Summary
As you can see from the above, it takes a lot of work to compare one program's numbers to another. The above may explain why much thought, over many years, has gone into the creation of the Clear Brewing Terminology - CBT developed here at BIABRewer.info

Unambiguous terminology would have avoided all the problems outlined above and saved thousands of brewers like yourself developing itchy head syndrome, also known as wtf syndrome :scratch:.

:P
PP
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Last edited by PistolPatch on 31 Aug 2014, 15:22, edited 1 time in total.
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Post by Beer@22 » 3 years ago

Hi all

I'm really sorry it's taken so long for me to reply. I've been really busy and I've not had a chance to reply. Anyway, thanks guys for the replies, there's some very useful info up there, and I'm sure it will help me out a great deal.

I had two questions initially. The first being 'will this beer taste any good'. I can answer that myself now that the beer's in a Corny keg ..... yep, tastes good to me! :clap:

My second question was regarding the BIABacus. Pat did a great job describing many of the details, but I'm still stuck on one fundamental detail. When I'm making up my own recipe, can the BIABacus tell me the OG and IBUs based on the grain and hop quantities? So let's say I aim for 23L VAW and I start with 4kg of Maris Otter malt and some bittering hops at the start of the boil, can the BIABacus tell me the OG based on the extract potential of the malt, and the IBUs based on the alpha acids and duration of boil of the hops? I can then start adding in more grain and more hop additions to get to my target OG, colour and IBU. At the moment I'm using other brewing software to do these calculations, but I'd love to just use the BIABacus right from the start without using any other software.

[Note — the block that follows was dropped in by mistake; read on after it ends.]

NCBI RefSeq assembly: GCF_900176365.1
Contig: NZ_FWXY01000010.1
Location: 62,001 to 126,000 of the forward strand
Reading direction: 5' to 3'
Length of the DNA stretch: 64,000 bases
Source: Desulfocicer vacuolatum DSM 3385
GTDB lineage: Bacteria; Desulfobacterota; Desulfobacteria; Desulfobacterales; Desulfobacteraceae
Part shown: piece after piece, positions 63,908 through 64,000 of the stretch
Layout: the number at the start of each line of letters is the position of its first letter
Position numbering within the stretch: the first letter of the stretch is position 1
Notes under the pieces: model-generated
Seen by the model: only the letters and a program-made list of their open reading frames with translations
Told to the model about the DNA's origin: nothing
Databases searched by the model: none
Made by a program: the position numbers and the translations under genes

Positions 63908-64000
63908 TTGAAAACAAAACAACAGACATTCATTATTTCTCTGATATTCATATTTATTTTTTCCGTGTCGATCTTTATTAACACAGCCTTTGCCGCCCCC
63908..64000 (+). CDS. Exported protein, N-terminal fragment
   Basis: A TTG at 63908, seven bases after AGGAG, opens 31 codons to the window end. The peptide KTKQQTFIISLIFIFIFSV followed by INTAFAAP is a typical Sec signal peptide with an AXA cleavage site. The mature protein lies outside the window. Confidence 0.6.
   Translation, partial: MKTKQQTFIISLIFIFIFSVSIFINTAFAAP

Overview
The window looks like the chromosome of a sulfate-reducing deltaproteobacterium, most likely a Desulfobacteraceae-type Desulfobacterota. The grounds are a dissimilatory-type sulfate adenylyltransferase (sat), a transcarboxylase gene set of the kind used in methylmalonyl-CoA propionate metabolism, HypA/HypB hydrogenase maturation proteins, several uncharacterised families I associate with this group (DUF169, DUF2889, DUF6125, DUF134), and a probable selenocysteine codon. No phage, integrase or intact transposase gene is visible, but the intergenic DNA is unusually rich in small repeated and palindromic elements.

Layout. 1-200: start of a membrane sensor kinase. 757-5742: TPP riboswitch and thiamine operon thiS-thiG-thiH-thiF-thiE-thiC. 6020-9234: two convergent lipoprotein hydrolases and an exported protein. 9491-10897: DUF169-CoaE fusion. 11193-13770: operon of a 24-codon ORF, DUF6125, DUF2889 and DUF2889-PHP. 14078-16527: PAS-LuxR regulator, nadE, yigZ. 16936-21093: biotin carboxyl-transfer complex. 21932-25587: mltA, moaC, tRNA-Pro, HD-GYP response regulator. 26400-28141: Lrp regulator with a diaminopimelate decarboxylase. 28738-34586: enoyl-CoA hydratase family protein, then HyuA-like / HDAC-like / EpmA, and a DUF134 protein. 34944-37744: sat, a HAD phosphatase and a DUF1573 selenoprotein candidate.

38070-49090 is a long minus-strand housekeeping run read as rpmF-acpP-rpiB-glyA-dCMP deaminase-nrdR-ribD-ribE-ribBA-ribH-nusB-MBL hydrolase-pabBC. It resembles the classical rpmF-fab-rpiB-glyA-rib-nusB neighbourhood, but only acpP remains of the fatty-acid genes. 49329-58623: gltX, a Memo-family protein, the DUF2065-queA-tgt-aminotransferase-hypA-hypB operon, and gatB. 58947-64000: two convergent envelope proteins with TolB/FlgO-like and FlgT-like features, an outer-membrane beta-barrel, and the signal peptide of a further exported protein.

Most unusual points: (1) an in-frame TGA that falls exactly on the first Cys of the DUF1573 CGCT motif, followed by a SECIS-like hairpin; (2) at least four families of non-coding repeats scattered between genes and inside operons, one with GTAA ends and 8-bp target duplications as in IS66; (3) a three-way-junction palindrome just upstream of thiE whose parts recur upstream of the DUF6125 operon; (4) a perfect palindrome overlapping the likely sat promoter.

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Post by Mad_Scientist » 3 years ago

Beer@22 wrote:

My second question was regarding the BIABacus. Pat did a great job describing many of the details, but I'm still stuck on one fundamental detail. When I'm making up my own recipe, can the BIABacus tell me the OG and IBUs based on the grain and hop quantities? So let's say I aim for 23L VAW and I start with 4kg of Maris Otter malt and some bittering hops at the start of the boil, can the BIABacus tell me the OG based on the extract potential of the malt, and the IBUs based on the alpha acids and duration of boil of the hops? I can then start adding in more grain and more hop additions to get to my target OG, colour and IBU. At the moment I'm using other brewing software to do these calculations, but I'd love to just use the BIABacus right from the start without using any other software.
Yes it can.

As you say though, "to get to my target OG", you need to enter that first into Section C, then 4000 grams of grain.

Enter your "target" VAW into Section D.

Then play 20 questions, in Section B to find the VIF.

I did it in less than 1 minute. :)
Last edited by Mad_Scientist on 17 Sep 2014, 02:09, edited 1 time in total.


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Post by joshua » 3 years ago

M_s, One thing I like is you can Enter the Percent Ratio of the Grains into the "Original Fermentable Bill Design"...

As say, 75% Maris Otter, and 25% Caramel'40'.. and get the O.G.